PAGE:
I'm a fan of facial wipes for cleansing my face quickly when I've just finished a 12-hour shift. Wipes are certainly not the most environmentally-friendly products, but they are ideal for doing a quick clean-up job when you're short of time (or in my case, in post-night shift zombie mode).
I've been using the Good Things brand of facial products on and off for a couple of years now, after discovering the brand in Boots. You can sometimes also find the Good Things range in branches of Superdrug, but my favourite place to buy these now is Sainsburys, where the range seems to be almost permanently on a half-price offer. The RRP for this pack of 25 wipes is £3.49, which would place them outside of my budget for facial wipes, but at half price I tend to choose these above other brands.
The selling point of the Good Things range is that the products are free from certain 'nasties', such as parabens, animal ingredients and SLS. Although these are not perfect in terms of ingredients (for example, they contain 'parfum', an ingredient that always baffles me in products that are functional rather than there to provide a fragrance), they are certainly an improvement on many of the products to be found in mainstream stores.
The blurb on the Good Things packaging also mentions that the range was developed with 'young skin' in mind, but I can report that the range is suitable for 43-year-old skin in my case, so I wouldn't be too put off by the age reference! In fact, I think the marketers may have done this range a disservice by suggesting it's for a particular age group.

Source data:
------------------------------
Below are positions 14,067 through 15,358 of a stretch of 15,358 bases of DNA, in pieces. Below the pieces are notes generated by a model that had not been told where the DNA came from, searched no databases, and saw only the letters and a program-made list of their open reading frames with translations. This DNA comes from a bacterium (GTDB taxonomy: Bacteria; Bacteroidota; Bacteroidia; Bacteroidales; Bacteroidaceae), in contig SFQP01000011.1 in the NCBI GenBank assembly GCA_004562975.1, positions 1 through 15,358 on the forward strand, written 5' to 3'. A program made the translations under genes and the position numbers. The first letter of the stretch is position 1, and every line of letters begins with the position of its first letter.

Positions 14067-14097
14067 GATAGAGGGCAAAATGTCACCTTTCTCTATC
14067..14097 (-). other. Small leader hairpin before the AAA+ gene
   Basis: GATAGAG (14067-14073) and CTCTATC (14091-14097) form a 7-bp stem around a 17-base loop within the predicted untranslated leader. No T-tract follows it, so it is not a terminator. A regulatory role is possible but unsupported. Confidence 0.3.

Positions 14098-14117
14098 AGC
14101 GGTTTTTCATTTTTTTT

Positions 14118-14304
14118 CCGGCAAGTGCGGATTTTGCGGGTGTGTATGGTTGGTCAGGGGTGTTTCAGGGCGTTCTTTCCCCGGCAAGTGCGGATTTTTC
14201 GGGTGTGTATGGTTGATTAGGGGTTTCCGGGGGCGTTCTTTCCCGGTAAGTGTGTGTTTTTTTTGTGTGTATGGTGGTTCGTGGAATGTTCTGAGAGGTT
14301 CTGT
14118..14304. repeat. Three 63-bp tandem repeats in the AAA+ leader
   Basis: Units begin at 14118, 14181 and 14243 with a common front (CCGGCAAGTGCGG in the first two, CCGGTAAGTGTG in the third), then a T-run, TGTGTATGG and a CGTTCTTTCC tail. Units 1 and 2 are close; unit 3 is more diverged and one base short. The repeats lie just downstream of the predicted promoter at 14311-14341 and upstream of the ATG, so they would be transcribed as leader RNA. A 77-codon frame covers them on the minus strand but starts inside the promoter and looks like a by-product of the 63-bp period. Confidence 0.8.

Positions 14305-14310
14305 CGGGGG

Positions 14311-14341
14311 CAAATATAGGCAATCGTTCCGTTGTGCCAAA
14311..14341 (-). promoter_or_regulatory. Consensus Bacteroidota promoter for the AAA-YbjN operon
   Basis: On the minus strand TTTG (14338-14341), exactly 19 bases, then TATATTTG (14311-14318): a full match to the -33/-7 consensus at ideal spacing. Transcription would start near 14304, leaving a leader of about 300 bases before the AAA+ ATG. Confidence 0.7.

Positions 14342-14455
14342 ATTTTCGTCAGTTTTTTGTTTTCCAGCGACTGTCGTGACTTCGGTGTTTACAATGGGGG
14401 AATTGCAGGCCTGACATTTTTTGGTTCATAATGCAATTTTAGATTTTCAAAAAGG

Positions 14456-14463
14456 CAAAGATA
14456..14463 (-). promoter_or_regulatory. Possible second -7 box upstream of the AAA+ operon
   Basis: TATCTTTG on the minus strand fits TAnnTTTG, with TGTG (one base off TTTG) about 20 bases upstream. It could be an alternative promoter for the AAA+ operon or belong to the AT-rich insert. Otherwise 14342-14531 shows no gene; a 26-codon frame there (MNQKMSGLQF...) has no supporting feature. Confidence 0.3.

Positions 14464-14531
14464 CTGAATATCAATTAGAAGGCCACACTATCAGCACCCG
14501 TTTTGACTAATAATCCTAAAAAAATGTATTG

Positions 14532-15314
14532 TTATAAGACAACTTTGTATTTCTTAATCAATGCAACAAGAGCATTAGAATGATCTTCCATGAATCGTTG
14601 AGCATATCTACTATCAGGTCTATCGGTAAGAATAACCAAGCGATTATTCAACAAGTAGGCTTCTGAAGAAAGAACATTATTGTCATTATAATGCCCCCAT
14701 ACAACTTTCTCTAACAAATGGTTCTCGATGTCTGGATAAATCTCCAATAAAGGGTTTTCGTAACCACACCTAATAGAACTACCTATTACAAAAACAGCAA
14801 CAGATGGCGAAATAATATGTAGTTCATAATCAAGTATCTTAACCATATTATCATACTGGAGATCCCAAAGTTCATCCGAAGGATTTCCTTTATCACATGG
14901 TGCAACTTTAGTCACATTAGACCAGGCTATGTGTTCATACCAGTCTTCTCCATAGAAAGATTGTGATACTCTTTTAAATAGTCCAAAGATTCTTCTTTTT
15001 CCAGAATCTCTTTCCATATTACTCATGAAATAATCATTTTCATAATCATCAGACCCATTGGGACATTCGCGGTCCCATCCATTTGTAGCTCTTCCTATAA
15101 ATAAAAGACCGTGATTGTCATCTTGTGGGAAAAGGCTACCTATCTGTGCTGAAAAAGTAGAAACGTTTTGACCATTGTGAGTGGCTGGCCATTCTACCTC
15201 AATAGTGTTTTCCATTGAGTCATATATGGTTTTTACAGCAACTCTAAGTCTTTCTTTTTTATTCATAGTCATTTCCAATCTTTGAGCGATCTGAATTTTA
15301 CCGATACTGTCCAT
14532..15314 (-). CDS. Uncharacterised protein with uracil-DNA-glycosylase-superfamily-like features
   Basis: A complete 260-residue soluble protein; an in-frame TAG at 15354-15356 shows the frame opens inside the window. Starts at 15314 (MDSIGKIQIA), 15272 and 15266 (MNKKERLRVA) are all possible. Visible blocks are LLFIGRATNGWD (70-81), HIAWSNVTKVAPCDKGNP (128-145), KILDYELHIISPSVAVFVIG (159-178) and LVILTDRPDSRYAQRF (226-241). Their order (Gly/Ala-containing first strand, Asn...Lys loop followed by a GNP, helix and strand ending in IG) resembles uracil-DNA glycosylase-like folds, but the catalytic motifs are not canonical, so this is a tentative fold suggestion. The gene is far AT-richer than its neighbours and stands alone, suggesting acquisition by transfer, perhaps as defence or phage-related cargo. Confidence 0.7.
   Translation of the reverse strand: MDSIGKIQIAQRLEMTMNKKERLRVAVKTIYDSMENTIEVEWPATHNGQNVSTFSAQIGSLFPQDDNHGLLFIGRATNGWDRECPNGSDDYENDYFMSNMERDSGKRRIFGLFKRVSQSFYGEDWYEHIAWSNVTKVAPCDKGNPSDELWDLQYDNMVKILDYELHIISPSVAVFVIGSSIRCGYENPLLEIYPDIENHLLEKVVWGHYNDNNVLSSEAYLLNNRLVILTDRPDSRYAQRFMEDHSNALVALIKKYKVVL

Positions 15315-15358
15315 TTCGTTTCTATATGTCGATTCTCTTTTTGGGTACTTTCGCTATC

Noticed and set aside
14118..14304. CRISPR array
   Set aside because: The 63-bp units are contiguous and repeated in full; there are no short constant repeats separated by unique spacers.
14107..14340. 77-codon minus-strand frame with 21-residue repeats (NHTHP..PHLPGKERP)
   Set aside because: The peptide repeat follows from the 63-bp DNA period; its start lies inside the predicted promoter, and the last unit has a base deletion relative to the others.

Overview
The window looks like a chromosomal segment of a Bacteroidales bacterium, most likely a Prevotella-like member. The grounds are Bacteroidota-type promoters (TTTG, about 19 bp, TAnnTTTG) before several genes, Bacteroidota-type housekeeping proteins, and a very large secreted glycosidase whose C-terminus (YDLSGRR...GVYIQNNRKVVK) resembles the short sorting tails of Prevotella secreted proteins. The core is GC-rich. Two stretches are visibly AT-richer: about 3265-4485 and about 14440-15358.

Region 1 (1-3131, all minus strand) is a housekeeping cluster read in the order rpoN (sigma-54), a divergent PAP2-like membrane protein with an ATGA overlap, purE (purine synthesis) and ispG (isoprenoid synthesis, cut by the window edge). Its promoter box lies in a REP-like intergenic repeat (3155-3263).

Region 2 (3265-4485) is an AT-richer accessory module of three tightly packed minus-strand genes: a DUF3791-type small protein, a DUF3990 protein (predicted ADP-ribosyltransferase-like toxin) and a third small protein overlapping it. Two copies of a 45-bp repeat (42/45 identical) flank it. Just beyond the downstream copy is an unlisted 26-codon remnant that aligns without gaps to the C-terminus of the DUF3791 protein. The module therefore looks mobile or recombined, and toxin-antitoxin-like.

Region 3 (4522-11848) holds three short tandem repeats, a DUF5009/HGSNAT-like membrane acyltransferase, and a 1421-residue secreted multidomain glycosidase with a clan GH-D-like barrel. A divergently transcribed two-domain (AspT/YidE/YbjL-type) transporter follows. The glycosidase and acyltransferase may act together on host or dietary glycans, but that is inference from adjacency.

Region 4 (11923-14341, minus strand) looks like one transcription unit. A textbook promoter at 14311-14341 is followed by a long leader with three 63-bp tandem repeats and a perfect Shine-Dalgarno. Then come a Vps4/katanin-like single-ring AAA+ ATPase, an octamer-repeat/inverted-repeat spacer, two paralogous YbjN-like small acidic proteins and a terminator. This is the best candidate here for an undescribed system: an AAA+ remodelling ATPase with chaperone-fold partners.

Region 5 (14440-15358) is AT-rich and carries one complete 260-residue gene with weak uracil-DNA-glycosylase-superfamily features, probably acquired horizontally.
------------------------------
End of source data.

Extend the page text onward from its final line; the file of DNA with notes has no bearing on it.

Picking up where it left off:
Good Things Total Wipe Out wipes are noticeably stronger, thicker and sturdier than other facial wipes I've used. They feel rather like reinforced facial tissues, rather than the thin material-like texture of some wipes. Because these are so thick, I do feel a little guilty that they're disposable wipes. They are, however, biodegradable. These are also very moist, and appear to contain more cleanser than other brands I've used. I nearly always end up using two facial wipes, but I can get away with using one of these. You don't always get what you pay for, but Good Things wipes certainly feel like they're of a better quality than cheaper wipes.
Despite containing extracts of raspberry, cranberry and aloe vera, the scent of the wipes smells more appley to me - I suppose that is where the dreaded 'parfum' comes in. Honestly, I'd rather these smelled of nothing, or vaguely of the fruit extracts used, but I suppose there are plenty of consumers who want a definite fragrance to every product.
Despite my grumbles about artificial fragrance, I am going to give these wipes 5 stars, as they are the most efficient facial wipes I've found, they leave my skin feeling properly cleaned and refreshed, and they're much better in terms of ingredients than many other facial ranges. I couldn't afford to buy these every week at full-price, but the on-going Sainsburys offer means these are my new first choice for facial wipes.
I bought a pair of Skullcandy Dubs when my original iPod earphones gave up the ghost after many years of use. I chose the Skullcandy brand as I'd had previous good experience of this brand in the form of solid headphones. I bought these in HMV and I'm not sure if they can currently be purchased there after the recent relaunch of HMV's stores, but the earphones can still be bought in places like Amazon for around £10.